Boy, those birds sure can blow it against the Patriots! Last night, the same old stuff from New England won the Super Bowl once again, this time in the championship game’s first ever overtime contest at the expense of the shoulda, coulda, woulda Atlanta Falcons. The Falcons had the Pats dead to rights, leading by 25 points in the second half, but they just could not put the game away. The ending of the game may have been rougher for the Seattle Seahawks to see, as the Patriots won by handing the ball off to their reliable running back at the goal line to score the game-winning touchdown, something every team’s 12th man knew the Seahawks should have done against New England just two Super Bowls ago.
Last night’s game had one the most incredible finishes in football history, let alone Super Bowl history, but overall it still ranks behind the big game from nine years ago. The monumental stakes of the 2008 Super Bowl XLII matchup of the we-do-this-all-the-time Patriots and the New York Giants were greater than any other. The Pats were undefeated at 18-0 and looked like they could steamroll anyone, and they had already beaten the Giants to add to that reputation. However, the game was close the whole way, and the Giants put together a bonkers final drive highlighted by this unbelievable play and ensuing touchdown:
But I didn’t come here to talk about the game, oh no. I came here to talk about the halftime show and the commercials! Just not in the away I normally would. Instead of watercooler talk of what commercials were the funniest (not really any of them) or which part of the halftime festivities featured the weirdest wardrobe (or lack thereof – thanks Janet!), today I want to discuss a bit about the tone of the these forms of entertainment. The normally routine chuckle-worthy advertisements and spectacle-centered singing show were still present, yet mostly set aside to profess a message of peace, equality, and inclusiveness.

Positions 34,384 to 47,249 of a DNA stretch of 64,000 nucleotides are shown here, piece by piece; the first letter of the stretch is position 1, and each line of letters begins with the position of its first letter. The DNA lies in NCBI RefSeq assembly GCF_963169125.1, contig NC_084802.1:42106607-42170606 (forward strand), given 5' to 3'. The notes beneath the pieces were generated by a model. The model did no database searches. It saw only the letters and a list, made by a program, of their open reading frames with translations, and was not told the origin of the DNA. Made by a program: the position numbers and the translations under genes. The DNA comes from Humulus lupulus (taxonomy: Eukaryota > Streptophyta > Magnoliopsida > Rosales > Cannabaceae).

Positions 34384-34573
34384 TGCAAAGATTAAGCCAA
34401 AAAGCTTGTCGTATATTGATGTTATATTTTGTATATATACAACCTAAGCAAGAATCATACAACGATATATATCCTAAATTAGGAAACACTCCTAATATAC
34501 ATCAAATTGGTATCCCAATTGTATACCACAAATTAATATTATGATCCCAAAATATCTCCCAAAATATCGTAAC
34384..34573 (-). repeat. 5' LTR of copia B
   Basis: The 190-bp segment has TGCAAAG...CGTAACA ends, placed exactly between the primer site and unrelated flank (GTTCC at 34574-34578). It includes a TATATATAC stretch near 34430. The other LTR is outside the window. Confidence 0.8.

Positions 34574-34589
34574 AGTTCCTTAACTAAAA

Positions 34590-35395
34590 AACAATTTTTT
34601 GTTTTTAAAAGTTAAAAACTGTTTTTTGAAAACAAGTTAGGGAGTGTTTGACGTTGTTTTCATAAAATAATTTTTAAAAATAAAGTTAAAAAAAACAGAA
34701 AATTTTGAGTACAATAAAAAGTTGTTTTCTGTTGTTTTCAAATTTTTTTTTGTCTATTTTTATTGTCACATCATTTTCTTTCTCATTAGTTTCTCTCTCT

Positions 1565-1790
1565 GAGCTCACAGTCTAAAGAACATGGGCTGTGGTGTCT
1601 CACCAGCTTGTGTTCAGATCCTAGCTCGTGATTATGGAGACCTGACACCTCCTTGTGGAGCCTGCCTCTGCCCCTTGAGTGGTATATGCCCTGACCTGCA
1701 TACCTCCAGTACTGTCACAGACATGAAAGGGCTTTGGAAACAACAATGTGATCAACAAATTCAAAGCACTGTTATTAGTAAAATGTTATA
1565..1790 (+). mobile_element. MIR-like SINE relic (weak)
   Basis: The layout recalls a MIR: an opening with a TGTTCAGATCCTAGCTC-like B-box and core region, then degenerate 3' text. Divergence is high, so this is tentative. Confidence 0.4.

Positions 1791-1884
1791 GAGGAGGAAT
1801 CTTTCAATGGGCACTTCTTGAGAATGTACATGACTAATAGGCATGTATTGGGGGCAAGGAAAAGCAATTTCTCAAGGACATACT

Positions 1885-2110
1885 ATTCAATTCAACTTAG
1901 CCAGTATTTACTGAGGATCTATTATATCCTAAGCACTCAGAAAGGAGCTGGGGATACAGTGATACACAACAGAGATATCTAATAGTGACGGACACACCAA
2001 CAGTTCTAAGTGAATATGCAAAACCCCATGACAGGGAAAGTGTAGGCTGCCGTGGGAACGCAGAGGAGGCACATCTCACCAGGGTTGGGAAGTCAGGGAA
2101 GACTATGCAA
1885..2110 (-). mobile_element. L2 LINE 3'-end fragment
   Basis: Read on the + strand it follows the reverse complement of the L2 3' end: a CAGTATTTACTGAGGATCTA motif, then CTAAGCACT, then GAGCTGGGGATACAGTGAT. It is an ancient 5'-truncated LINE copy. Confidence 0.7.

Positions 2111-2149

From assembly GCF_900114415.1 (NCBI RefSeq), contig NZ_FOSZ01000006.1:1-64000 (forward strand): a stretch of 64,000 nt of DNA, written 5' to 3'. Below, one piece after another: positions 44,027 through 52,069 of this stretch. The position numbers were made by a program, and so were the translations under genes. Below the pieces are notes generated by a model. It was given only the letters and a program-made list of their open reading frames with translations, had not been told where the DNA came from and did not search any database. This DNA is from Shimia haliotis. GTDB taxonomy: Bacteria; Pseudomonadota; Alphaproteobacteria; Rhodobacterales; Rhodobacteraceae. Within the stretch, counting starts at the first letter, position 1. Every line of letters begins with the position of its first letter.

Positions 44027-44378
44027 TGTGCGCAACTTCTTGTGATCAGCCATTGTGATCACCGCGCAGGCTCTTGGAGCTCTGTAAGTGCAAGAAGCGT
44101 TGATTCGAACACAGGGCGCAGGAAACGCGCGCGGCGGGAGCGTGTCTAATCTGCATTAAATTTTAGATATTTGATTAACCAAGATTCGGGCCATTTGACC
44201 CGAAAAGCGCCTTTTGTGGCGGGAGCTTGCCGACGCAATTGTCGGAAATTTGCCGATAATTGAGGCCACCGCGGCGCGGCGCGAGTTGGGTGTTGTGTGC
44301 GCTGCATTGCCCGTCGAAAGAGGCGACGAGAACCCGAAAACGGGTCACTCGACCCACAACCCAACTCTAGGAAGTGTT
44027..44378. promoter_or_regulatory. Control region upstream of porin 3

Coca-Cola, Budweiser and most poignantly, 84 Lumber of all merchandisers, all pressed points for the importance of opening your arms to people. These points were further exemplified by halftime performer, Lady Gaga whose rooftop diving entrance kicked off with an extremely abridged version of “God Bless America” and “This Land is Your Land” and an excerpt from the Pledge of Allegiance,
One Nation under God, indivisible, with Liberty and Justice for all.
We Americans have really put that “indivisible” part to the test over the years – if you thought last year’s election was bad, you wouldn’t believe what we did in the 1860s! The American Civil War was fought for everything else in that back half of the pledge: keeping the US as one nation, with liberty and justice for all, including the people who had been wrongfully considered property for too long. We have come a long way since then, and while freedom has been extended to many more than before, we still have trouble keeping the whole New Colossus theme that is emblazoned on the Statue of Liberty. The famous sonnet from poet Emma Lazarus features the memorable declaration from Lady Liberty:
“Give me your tired, your poor,
Your huddled masses yearning to breathe free,
The wretched refuse of your teeming shore.
Send these, the homeless, tempest-tost to me,
I lift my lamp beside the golden door!”
Thankfully, in the midst of fear pointed in the wrong direction, there are many who stand with smiles of welcome to people whose only real difference with them is where they were born. We are all humans, and we are all deserving of the rights granted by the United States’ Constitution, not by virtue of having filled out forms, or by having been lucky in where your mother gave birth to you, but because every human is worthy of those rights. There is nothing more elaborate to it. All people deserve respect and the opportunity to make this world a better place. I know not everyone chooses to do this, and I’m not saying that people desiring to be American citizens should not bother with applying for citizenship. By all means, I encourage you to go through the necessary channels to officially be recognized as a citizen of this country because you, the persevering immigrant are what continues to make America great, now as ever. Nevertheless, under no circumstances should you be denied the chance to apply for citizenship. There is no need to make the process more tedious with the aim to weed out certain groups, and an all-out ban is damnably unconstitutional. That is not America, because we are the nation that opens the door, not slams it shut.
Thanks for reading! Direct any comments or questions to firstname.lastname@example.org, and be sure to rappel down this way again next week.
O beautiful for spacious skies,